An Unsatisfying Victory is Still a Victory: Bucks 98 – Pacers 94
Saturday night I ventured to Buffalo Wild Wings for dinner. Unfortunately, the wait was to be over 30 minutes and my friends and I were too hungry to wait.. With a lack of other options in the area, we settled on Applebees.
I’m not an Applebees guy; they’ve screwed up my mediocre food far too many times, so I was heading there with trepidation to begin with. The mental transition I had to make in going from wings at BW3’s to whatever I’d have at Applebees had me down too. Naturally, after we were seated and ordered, each of my friends received their food, while mine didn’t arrive. A mistake was made, the order wasn’t placed and my food wasn’t ready. I had to wait another 10 minutes to get my food.
My meal ended up being better than I expected and they gave it to me on the house for my troubles, so when it was all said and done I was pretty pleased with the end result. Still, the process I went through was unsatisfying.
And by describing my Saturday evening dining experience, I’ve more or less told you the story of the Bucks-Pacers game Sunday afternoon. The Bucks played down to the Pacers level, which made for some sloppy basketball and an overall unsatisfying experience. Coming off three straight thrillers against Cleveland, Boston and Utah, I didn’t expect this one to be high theater, but I was hoping for a crisp game at least. I shouldn’t be surprised though. If the Bucks last three opponents are the equivalent to my BW3’s, then Indiana is absolutely my Applebees.
Still, the Bucks got the W and no matter what the game looked like Milwaukee is one step closer to a playoff spot and a fifth seed. And that sounds about as good as a free meal to me.
In the first half, the Bucks starters looked like a group that could have used the hour of sleep daylight savings took from them overnight Sunday. Perhaps they were a little worn out from the load they’ve been carrying the past few games or maybe it just wasn’t’ there day. Whatever the case was, the group finished the first half with 24 of the Bucks 49 points (8-28 FG 2-4 3FG 6-10 FT).
Fortunately, the Pacers bench is devoid of talent and the Bucks subs were able to carry the load early. Led by Jerry Stackhouse (11 points in the first half), the Bucks reserves had 25 points in the games opening 24 minutes and kept the Pacers at arms length. Well, at least until the starters had to come back in to wrap it up with four minutes to go, but let’s not nitpick. That’s why it’s a team effort.
- Stack kept the good times rolling in the second half and finished with 20 points (7-13 FG 4-6 3FG 2-2 FT). One thing you’ll notice when Stack is on the court is how quick the Bucks are passing the ball and how little dribbling is going on. Even if he’s occasionally forcing or air mailing a pass, Stack isn’t bogging anything down and he’s making good reads more often than not.
- The bench didn’t start and stop with Stack though. Luke Ridnour snapped out of a mini-slump and rediscovered the pull-up jumper he’d been missing lately. Ridnour finished with 13 points (5-8 FG 1-1 3FG 2-3 FT) and kept the offense running smoothly while Brandon Jennings was out – something he’d been struggling with lately.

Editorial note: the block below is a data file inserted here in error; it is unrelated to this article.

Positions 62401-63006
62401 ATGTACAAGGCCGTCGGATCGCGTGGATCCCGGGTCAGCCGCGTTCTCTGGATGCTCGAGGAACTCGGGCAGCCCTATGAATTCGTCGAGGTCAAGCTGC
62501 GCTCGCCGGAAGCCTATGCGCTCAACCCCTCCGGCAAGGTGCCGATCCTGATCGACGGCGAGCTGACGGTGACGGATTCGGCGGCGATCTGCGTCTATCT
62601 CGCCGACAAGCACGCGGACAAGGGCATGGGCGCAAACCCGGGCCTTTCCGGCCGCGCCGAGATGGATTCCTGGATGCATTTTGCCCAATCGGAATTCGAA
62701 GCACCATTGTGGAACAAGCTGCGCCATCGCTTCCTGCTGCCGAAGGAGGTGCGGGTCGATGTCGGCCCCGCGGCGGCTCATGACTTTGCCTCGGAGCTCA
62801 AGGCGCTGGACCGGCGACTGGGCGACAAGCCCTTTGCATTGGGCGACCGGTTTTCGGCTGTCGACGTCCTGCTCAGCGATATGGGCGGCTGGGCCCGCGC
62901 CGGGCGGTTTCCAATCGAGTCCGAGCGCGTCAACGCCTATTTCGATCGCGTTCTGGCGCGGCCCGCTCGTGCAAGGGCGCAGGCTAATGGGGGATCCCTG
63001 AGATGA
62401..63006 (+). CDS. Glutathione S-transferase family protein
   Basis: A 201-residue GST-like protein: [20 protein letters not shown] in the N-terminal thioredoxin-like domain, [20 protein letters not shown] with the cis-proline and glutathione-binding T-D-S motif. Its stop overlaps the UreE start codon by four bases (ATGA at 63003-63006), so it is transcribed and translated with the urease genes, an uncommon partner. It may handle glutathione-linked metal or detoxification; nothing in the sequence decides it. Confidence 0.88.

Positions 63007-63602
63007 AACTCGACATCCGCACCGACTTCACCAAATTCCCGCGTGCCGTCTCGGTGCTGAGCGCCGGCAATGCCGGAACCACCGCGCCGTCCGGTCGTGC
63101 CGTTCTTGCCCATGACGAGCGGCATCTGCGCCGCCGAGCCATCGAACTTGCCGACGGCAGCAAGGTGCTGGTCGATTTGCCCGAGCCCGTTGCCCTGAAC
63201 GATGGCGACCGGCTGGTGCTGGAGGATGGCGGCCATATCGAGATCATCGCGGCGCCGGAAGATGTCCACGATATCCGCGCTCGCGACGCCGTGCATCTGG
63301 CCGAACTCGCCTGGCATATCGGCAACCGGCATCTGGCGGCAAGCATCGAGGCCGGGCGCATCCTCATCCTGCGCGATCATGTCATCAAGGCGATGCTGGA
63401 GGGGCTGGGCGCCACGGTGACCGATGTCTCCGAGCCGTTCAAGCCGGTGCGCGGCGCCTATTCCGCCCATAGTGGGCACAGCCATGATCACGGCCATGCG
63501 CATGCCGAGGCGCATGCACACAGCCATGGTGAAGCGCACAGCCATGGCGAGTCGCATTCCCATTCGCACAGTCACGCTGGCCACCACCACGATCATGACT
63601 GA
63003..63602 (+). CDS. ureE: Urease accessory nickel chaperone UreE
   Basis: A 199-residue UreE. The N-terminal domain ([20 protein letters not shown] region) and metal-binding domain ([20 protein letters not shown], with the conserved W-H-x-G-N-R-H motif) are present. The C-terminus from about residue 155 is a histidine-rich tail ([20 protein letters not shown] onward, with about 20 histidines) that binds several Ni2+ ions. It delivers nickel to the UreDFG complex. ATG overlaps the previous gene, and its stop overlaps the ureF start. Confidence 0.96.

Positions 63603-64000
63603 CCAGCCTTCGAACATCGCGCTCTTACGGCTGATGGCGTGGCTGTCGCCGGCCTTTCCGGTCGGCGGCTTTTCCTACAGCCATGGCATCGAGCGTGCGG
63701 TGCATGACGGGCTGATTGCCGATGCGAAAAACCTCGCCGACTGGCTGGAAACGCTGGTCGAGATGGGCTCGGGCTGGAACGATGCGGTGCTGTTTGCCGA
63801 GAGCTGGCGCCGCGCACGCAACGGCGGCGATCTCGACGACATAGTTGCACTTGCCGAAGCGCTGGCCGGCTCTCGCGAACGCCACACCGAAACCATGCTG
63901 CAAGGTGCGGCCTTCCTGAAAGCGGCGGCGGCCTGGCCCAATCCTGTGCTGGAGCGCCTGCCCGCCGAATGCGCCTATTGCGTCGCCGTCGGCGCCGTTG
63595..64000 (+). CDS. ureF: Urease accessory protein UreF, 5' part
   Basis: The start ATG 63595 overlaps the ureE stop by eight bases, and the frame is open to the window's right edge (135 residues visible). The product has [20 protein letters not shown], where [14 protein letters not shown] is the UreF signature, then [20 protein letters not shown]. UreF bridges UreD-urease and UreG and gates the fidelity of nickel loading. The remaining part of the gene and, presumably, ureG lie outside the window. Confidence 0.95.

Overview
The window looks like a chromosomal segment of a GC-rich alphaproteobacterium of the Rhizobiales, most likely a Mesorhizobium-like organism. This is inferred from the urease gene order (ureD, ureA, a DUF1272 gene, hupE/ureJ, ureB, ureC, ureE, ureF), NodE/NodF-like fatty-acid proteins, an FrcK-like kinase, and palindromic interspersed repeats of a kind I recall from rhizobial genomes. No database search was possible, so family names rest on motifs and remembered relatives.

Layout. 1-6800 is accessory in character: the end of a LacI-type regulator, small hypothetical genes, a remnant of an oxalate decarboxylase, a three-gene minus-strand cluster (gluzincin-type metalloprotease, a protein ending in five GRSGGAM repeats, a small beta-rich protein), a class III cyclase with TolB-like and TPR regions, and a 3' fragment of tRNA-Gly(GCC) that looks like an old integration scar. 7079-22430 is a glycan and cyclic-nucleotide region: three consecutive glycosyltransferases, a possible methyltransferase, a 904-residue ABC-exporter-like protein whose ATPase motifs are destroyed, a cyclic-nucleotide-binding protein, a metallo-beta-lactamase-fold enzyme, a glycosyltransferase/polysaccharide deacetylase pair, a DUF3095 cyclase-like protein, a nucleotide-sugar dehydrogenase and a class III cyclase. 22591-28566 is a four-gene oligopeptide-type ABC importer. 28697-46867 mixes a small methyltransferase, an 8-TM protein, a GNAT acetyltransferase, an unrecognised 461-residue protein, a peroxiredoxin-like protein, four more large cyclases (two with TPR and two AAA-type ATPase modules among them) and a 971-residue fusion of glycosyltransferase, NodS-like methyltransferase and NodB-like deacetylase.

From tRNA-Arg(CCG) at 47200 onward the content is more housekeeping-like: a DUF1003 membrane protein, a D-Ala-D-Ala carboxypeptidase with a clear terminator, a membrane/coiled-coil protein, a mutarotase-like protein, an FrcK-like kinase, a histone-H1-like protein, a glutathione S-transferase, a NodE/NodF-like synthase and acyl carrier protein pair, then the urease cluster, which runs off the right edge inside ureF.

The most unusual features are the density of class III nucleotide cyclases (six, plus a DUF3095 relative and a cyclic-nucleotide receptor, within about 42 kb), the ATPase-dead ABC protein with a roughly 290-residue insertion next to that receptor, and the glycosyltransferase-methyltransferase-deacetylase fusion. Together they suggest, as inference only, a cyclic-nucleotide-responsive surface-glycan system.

The book on the Pacers seems fairly simple: make sure they don’t catch fire from outside and try not to let Danny Granger score 50. Well, the Pacers shot 33% from outside, 37.5% total and Granger finished with 29 points. So how did the Pacers almost win this one? Try a 33-36 effort from the free-throw line. The last time the Bucks allowed over 35 free throws? A 112-110 win over Indiana on February 25th.
Coach Scott Skiles mentioned after the game that the Bucks have yet to play a good game against the Pacers, and the numbers don’t lie. While Milwaukee’s defense wasn’t exactly non-existent (they still held the Pacers under 40% shooting) the rotations weren’t as sharp as they had been the last few games. Against Indiana that can still get a team a win, but that won’t fly against most of the NBA.
- I couldn’t help but chuckle in the fourth quarter when Dahntay Jones found himself with the ball on the perimeter one on one with Kurt Thomas (Thomas pitched in on offense too by the way, with seven points and nine rebounds). I mean, that screams mismatch, right? Jones is in the league because he’s a freak athlete, so getting by old man Thomas shouldn’t be a problem – at least in theory. In practice, things were quite different. Thomas stayed in position, didn’t close out too hard on the shaky shooter Jones and then watched him airmail a pass across the court into the stands. Thomas has made a career off being a tough guy who’s always in the right positions, tonight was no different.
It was an early game, daylight savings made it even earlier and the game reflected the time. If anything, this game was more of a chance to get the feel for playing afternoon games like they’ll have to do in the playoffs than anything. Taking that into consideration, this game isn’t much more than a blip on the radar. It would have been nice to see a Bucks blowout, but everyone was referring to this as a trap game for a reason. Coach Skiles on the team’s recent play:
Seven or eight days ago if you said we were going to win these four games at home, you know, we’ll take it. We certainly will take it.
No team feels great about ugly wins, but every team feels great about four game sweeps on home stands. Sometimes it’s more important to look at the larger picture and this is one of those times.